United States District Court, S.D. West Virginia, Charleston Division
IN RE AMERICAN MEDICAL SYSTEMS, INC. PELVIC REPAIR SYSTEM PRODUCTS LIABILITY LITIGATION THIS DOCUMENT RELATES TO: Ayala et al.
American Medical Systems, Inc. Civil Action No. 2:14-cv-16207
R. GOODWIN UNITED STATES DISTRICT JUDGE.
the court are two motions: (1) the Motion to Withdraw as
Counsel of Record, filed by plaintiffs' counsel on
November 13, 2017 [ECF No. 11]; and (2) the Motion to Dismiss
With Prejudice, filed by defendant American Medical Systems,
Inc. (“AMS”) on January 17, 2018 [ECF No. 14].
The plaintiffs have not filed an opposition to either motion,
and the time to respond to each has expired. Thus, both
matters are now ripe for adjudication.
Motion to Withdraw
Motion to Withdraw, Waters & Kraus, LLP; Moulton &
Arney, LLP; and Johnson Law Group seek leave to withdraw as
counsel for plaintiffs Jennifer E. Ayala and Aaron C. Ayala
under Local Rule 83.4. As justification for the withdrawal,
counsel state that the plaintiffs have not responded to
response to the Motion to Withdraw, on November 17, 2017, the
court entered an order staying this action until December 17,
2017. [ECF No. 12]. In the same order, the court also directed
plaintiffs Jennifer E. Ayala and Aaron C. Ayala to file a
statement of intent to proceed without counsel or to have new
counsel enter an appearance by December 17,
2017. Should the plaintiffs fail to comply with
this directive, the court warned, AMS could move for
appropriate relief, including the dismissal of this case with
December 17, 2017, withdrawing counsel filed the necessary
documents in compliance with the order. [ECF No. 13].
Plaintiffs Jennifer E. Ayala and Aaron C. Ayala, on the other
hand, failed to file any response. For the reasons stated in
the motion, in the absence of any opposition, and in light of
counsels' compliance with this court's order, the
Motion to Withdraw as Counsel of Record is
Motion to Dismiss
January 17, 2018, AMS moved to dismiss this case with
prejudice. In moving for dismissal, AMS argues that the
plaintiffs Jennifer E. Ayala and Aaron C. Ayala have neither
retained new counsel nor filed a notice of intent to proceed
without counsel, in violation of the November 17, 2017 order.
The plaintiffs have not responded to the motion to dismiss,
and the time to file a response has expired.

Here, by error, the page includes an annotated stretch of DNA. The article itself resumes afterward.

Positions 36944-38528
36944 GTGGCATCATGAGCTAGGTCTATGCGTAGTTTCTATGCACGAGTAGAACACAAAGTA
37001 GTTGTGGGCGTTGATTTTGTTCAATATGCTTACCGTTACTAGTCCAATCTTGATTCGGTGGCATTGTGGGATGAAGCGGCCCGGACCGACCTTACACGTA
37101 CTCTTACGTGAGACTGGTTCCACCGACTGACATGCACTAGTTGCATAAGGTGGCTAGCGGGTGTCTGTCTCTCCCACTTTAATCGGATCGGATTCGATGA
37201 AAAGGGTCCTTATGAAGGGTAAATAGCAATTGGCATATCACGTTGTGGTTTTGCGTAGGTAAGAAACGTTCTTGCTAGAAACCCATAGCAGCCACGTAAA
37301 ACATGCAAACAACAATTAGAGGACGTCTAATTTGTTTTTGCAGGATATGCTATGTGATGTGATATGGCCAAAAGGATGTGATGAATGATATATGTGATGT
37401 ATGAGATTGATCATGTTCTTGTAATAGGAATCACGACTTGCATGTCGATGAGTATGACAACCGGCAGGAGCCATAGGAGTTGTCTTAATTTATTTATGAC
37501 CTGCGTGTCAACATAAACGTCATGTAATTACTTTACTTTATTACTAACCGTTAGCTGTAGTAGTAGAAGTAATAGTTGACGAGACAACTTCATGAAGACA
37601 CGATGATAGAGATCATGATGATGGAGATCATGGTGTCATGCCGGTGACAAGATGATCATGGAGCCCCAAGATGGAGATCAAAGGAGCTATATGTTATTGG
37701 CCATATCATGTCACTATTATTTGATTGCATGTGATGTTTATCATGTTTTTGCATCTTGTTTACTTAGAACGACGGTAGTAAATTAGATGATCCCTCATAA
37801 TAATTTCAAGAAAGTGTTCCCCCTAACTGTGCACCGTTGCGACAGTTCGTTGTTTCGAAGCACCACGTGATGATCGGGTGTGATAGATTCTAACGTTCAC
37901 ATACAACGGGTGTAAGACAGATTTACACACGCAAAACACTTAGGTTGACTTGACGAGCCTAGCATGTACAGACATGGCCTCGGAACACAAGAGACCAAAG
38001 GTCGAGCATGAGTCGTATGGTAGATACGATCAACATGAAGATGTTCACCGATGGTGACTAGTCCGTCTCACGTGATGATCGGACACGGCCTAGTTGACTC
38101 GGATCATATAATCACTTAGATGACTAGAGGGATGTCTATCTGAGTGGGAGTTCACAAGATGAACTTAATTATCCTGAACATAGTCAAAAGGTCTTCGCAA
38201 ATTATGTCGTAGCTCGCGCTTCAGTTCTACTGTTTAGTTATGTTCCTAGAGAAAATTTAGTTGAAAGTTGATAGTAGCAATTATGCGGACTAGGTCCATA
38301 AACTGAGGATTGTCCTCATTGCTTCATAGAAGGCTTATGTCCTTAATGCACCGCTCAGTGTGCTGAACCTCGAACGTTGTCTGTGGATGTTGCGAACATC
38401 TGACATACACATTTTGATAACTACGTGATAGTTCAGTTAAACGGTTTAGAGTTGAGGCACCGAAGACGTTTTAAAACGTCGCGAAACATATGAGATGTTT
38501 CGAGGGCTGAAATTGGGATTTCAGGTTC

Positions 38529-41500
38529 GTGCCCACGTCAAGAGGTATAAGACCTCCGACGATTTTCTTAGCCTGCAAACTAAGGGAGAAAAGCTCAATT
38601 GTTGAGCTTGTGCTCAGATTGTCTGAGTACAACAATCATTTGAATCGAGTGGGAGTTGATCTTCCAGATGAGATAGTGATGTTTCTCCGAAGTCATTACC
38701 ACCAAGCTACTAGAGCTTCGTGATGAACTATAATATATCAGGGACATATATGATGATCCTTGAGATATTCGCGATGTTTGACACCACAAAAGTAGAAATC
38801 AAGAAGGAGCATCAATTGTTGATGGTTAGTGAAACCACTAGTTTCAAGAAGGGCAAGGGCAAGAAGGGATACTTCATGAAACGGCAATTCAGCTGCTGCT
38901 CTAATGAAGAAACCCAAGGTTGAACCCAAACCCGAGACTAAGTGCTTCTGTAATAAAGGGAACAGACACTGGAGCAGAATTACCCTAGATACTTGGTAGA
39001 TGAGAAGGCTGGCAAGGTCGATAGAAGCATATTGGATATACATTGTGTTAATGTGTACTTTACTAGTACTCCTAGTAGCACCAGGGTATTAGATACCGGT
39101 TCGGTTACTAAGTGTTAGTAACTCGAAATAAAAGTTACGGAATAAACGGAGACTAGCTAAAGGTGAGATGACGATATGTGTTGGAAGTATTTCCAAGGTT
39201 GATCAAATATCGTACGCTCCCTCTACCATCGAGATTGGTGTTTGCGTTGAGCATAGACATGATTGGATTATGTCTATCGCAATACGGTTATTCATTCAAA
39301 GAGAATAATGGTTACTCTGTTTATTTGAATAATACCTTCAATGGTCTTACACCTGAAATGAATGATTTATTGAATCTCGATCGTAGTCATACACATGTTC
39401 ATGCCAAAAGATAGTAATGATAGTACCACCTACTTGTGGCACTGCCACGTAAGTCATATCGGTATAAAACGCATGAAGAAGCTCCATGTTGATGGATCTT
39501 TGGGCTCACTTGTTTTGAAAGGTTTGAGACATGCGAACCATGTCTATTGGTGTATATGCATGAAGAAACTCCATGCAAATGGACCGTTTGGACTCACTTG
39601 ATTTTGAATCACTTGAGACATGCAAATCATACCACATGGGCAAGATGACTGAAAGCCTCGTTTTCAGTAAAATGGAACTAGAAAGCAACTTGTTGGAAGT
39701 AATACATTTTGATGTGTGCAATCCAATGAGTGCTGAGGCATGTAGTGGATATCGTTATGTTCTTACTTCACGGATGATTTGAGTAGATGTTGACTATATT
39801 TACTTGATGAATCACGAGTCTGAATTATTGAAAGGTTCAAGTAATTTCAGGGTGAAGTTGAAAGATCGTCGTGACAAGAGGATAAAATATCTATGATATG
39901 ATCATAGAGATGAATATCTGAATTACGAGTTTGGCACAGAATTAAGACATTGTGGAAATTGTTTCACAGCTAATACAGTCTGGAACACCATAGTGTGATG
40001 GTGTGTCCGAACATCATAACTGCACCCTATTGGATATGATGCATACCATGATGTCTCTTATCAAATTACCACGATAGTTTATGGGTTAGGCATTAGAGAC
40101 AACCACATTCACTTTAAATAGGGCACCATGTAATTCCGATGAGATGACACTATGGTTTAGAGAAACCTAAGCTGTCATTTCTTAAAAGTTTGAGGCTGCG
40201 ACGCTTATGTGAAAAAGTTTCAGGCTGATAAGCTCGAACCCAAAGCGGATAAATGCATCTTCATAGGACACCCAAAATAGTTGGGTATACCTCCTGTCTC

41(b) of the Federal Rules of Civil Procedure provides that a
defendant may move for dismissal of a civil action
“[i]f the plaintiff fails to prosecute or comply with
these rules or a court order.” Fed.R.Civ.P. 41(b). In
this case, the plaintiffs failed to respond to a specific
directive of the court - either retain new counsel or file a
notice of intent to proceed without counsel by December 17,
2017. The conduct of the plaintiffs is concerning
particularly given the circumstances prompting counsels'
request to withdraw - that they lost all communication with
Jennifer E. Ayala and Aaron C. Ayala.
court is aware that this individual case is among several
thousands of civil actions grouped in one of seven MDLs
assigned to me by the Judicial Panel on Multidistrict
Litigation. As an added measure of precaution, the court
stayed this case, directed withdrawing counsel to certify
delivery of the motion to withdraw and a copy the court's
order to the plaintiffs last known mailing and email
addresses, and provided thirty days in which the plaintiffs
could respond. To date, despite the warning of sanctions, the
plaintiffs have still not complied with this court's
order or requested an enlargement of time to respond.
recognize that dismissal is “not a sanction to be
invoked lightly.” Ballard v. Carlson, 882 F.2d
93, 95 (4th Cir. 1989). Generally, courts must consider
certain criteria addressing the propriety of dismissal as a
sanction given the particular circumstances of the case:
(1) the degree of personal responsibility on the part of the
plaintiff; (2) the amount of prejudice to the defendant
caused by the delay; (3) the presence or absence of a drawn
out history of deliberately proceeding in a dilatory fashion;
and (4) the effectiveness of sanctions less drastic than
Id. “A district court need not engage in a
rigid application of this test, however, when a litigant has
ignored an express warning that failure to comply with an
order will result in the dismissal of his claim.”
Taylor v. Huffman, No. 95-6380, 1997 WL 407801, at *
1 (4th Cir. July 22, 1997) (citing Ballard, 882 F.2d
at 95-96) (finding dismissal with prejudice proper where a
litigant ignored an express warning from a magistrate, who